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ProteinProtein Interaction Networks

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From Greek 'proteios' meaning 'of first importance' ... Protein-Protein Interaction networks. Unraveling the biochemistry of cells: ... – PowerPoint PPT presentation

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Title: ProteinProtein Interaction Networks


1
Protein-Protein Interaction Networks
  • MSC Seminar in Computational Biology
  • 19.1.2006

2
Proteins
  • From Greek proteios meaning of first
    importance
  • Involved in almost every process in the cell
  • Signal transduction
  • catalysis and inhibition of interactions
  • Ligands transportation
  • Structural role

3
Protein-Protein Interaction networks
  • Unraveling the biochemistry of cells
  • Associating functions with known proteins
  • Identifying functional modules
  • Different types of interactions
  • In yeast 6000 proteins having 106 potential
    interactions, out of which 30,000 are real

4
Inferring PPI
  • Experimental Approaches
  • Small scale experiments
  • Structural data
  • Yeast two-hybrid system
  • Affinity purification (Pull-Down Assays, phage
    display, ribosomal display) Detection (Mass
    Spectrometry)
  • Chemical linkers
  • Protein Arrays
  • Additional experimental information
  • Localization data
  • mRNA co-expression

5
Inferring PPI
  • Computational Approaches
  • Genomic context of genes
  • Fusion
  • Neighborhood
  • Similar phylogenetic profiles
  • Correlated mutations
  • Domain analysis
  • Structural data
  • Cross species evidences

6
PPI Databases
  • DIP - Database of Interacting Proteins (small
    scale)
  • MIPS (yeast)
  • KEGG pathways DB
  • BIND - proteinprotein, proteinRNA, proteinDNA
    and proteinsmall-molecule interactions
  • PROTEOME function, localization, interactions
  • IND - The Biomolecular Interaction Network
    Database
  • Yeast proteom databases YPD, PombePD, CalPD
  • GRID
  • INTERACT - Protein-Protein Interaction database
  • MINT - Molecular Interactions Database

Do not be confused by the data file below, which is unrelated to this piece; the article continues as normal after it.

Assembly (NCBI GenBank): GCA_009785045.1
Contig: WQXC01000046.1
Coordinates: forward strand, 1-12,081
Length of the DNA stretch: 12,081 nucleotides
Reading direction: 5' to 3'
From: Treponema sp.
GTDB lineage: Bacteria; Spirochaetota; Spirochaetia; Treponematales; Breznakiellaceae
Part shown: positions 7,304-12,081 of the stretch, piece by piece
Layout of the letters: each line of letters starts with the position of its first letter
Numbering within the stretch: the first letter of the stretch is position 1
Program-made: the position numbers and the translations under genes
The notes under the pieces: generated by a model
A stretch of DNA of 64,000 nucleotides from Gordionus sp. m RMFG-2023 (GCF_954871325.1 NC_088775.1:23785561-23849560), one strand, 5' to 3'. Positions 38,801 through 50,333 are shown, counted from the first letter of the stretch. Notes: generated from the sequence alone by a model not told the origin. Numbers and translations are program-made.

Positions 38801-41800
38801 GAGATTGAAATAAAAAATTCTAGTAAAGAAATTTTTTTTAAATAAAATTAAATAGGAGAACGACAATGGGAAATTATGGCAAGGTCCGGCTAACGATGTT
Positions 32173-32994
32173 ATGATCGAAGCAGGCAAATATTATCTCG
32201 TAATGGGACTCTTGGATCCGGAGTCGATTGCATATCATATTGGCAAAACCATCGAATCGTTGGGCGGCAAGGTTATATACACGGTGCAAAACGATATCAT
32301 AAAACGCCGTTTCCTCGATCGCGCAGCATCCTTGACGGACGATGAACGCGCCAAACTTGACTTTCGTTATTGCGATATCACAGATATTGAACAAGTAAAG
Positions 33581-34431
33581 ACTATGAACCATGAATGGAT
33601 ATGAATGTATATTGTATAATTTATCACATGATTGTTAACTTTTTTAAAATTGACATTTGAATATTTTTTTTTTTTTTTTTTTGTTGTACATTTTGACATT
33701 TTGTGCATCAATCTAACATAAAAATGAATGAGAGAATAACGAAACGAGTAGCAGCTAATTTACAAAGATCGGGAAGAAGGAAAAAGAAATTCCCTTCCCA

• PROnet - Protein Interactions Database
  • PIM - Helicobacter pylori interaction maps

7
Comparing the DBs
  • High FP rate in high- throughput exp.
  • Disagreement between benchmark sets
  • Integration by probabilistic/ML approaches

8
PPI Servers
  • STRING (protein associations, naïve base)
  • PLEX protein link explorer (phylogenetic
    profiles comparison)
  • Predictome combining predictors (phylogenetic
    profiling, gene fusion, chromosomal proximity)

9
The Topology of PPI Networks
  • Small-world
  • Scale free
  • Recurring motifs (Barabasi et al. Nature genetics
    2003)

10
Evidence for dynamically organized modularity in
the yeast protein-protein interaction
networkVidal et al. Nature, 2004
  • Investigating the role of hubs in the network
    considering temporal data
  • Data
  • Filtered yeast interactome (FYI)
  • mRNA expression data (yeast expression compendium)

11
CC Distribution
-- hubs -- non-hubs -- randomized net
12
Data Party Hubs
13
Their Role in the Net
Full Net
No Date Hubs
No Party Hubs
14
Additional Dimension to the Net
Date Hubs
Party Hubs
Hubs
15
Characteristic Path Length
-- Random -- Hubs -- Party -- Date
16
Largest Component
17
Date Hubs Divide the Net into Homogeneous Modules
18
The CC is Still Varying
19
Summary
  • The partition to Date and Party hubs reveals an
    organized modularity in the network